We in Japan are no strangers to the irresistible allure of hot girls in maid outfits, with meido kissas continuing to grow in popularity year-in-year-out, countless manga and romance novels focusing on maid-and-master trysts and the almost-obligatory appearance of every AV idol ever in a maid-themed movie or ten. Perfectly straddling the border between endearing innocence and smouldering sexuality, I don’t think I’m alone in thinking maids (quite rightly) occupy one of the top spots in most every guy’s list of perfect fantasy girls.
Apparently folks in the West aren’t oblivious to the phenomenon either, as illustrated by a new article at AskMen.com entitled ‘Why Men Love Maids’. Using recent scandals involving ex-Governator Arnold Schwarzennegger and French politician/economist Dominique Strauss-Kahn and their respective dalliances with hired-help as a jumping-off point, the piece goes on to examine just what it is about maids that gets us all hot and bothered. ‘That dynamic breeds attraction,” comments Louise Rafkin, author of ‘Other People’s Dirt: A Housekeeper’s Adventures from Cape Cod to Kyoto’. ‘As the maid, you’re …walking into someone’s intimate personal little world, but you’re in your work world, and your job is to be polite, and you have to suck up to the boss… I can imagine being vulnerable, being seen at his possibly worst — that could be erotically appealing to a celebrity, because he feels that whoever sees him that way knows the real him. Like the outside world doesn’t know him, but the maid does.’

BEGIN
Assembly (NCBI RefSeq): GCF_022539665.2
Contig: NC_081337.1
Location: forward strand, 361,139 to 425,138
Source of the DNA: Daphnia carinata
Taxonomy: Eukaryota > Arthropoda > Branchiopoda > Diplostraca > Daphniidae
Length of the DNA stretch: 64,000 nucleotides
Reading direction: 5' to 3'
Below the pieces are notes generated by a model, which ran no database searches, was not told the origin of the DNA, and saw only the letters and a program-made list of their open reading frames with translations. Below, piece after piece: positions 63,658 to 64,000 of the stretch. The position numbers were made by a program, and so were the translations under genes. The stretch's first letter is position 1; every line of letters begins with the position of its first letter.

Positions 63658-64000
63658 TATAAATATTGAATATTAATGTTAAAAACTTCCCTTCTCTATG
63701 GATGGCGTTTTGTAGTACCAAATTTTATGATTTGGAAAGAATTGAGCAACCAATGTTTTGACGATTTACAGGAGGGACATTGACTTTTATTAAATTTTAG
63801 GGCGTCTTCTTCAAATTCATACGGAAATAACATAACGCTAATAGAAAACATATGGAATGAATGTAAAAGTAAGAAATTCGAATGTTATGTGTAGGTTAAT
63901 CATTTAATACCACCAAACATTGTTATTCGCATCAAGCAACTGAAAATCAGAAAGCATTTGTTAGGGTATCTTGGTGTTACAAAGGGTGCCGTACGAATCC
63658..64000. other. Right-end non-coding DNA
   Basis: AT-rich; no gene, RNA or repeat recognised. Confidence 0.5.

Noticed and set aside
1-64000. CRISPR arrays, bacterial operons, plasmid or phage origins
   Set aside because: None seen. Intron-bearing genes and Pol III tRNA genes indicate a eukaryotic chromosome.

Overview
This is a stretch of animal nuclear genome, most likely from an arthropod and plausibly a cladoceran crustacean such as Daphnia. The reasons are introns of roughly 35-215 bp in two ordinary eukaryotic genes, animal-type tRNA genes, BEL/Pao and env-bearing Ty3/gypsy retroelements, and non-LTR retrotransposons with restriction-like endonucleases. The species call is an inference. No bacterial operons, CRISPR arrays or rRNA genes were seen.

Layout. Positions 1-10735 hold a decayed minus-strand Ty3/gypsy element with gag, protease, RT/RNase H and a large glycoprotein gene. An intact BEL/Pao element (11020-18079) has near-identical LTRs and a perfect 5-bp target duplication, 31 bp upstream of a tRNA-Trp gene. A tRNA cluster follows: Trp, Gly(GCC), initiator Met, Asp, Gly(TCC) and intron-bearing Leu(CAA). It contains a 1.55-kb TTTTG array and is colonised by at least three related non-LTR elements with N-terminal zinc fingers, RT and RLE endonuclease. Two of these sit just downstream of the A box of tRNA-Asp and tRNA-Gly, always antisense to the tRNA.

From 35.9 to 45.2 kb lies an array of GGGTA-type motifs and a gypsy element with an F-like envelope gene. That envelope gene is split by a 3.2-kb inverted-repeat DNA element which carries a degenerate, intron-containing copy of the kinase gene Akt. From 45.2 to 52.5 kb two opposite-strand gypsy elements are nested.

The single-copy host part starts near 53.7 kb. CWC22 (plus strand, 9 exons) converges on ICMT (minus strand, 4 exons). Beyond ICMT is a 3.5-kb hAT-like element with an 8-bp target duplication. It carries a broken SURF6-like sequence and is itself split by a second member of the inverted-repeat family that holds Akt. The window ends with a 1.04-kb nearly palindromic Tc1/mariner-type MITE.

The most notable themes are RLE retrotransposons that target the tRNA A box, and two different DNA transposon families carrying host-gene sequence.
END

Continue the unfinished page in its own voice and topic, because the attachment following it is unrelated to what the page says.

The article asserts that a feeling of dominance is one of the driving factors behind the appeal of maids: ‘The maid is a servant, so there’s this whole thing of being in charge of somebody else and being able to tell them what to do,” states sexual commentator (That’s a real job? Sweet.) David Steinberg. Rafkin meanwhile goes on to say ‘It’s also about men wanting to look at women on their knees. Men want to know that women are there to clean up after them. You only have to look at porn to figure that out.’ The critical tone carries over to the article’s commentary on the maid phenomenon as it exists in Japan: ‘[E]stablishments like Tokyo’s Cure Maid Cafe feature hot young waitresses dressed in kitschy “French maid” costumes who treat diners like masters and mistresses, sometimes offering massages and even kneeling tableside to stir cream and sugar into drinks. Fueled by sexy-maid-themed manga and anime, the trend is now taking off across Asia.’
With its ever-so-slightly preachy tone, the article misses one of the key reasons maid (and indeed any) costumes appeal to us: escapism. Cosplay, sexy or otherwise, is, after all, about role-playing – becoming somebody else and playing a different role in life, however briefly. After all, what’s more fun than losing yourself inside your own private fantasy world? (Oh, yeah! Losing yourself inside a sexy costumed Japanese girl while you’re at it. I know how I’m spending my weekend.) However, it does at least concede that the power dynamic that fuels a maid-master relationship and lends it such intoxicating appeal is far from one-sided: ‘As a maid, you get to see their secrets. You know things. You witness things… So, in a way, your bosses are beholden to you. You have power over them. The ‘poor maid’ thing is not the real story.’
Interesting food for thought from which you can draw your own conclusions. In the meantime, I know I’ll be continuing to enjoy the sights at my local maid café just as much as always – and should YOU ever feel the need to do more than just look, don’t pull an Arnie and try to ruin it for the rest of us! Head over to the ever-reliable Kanojo Toys for all your maid-related needs.
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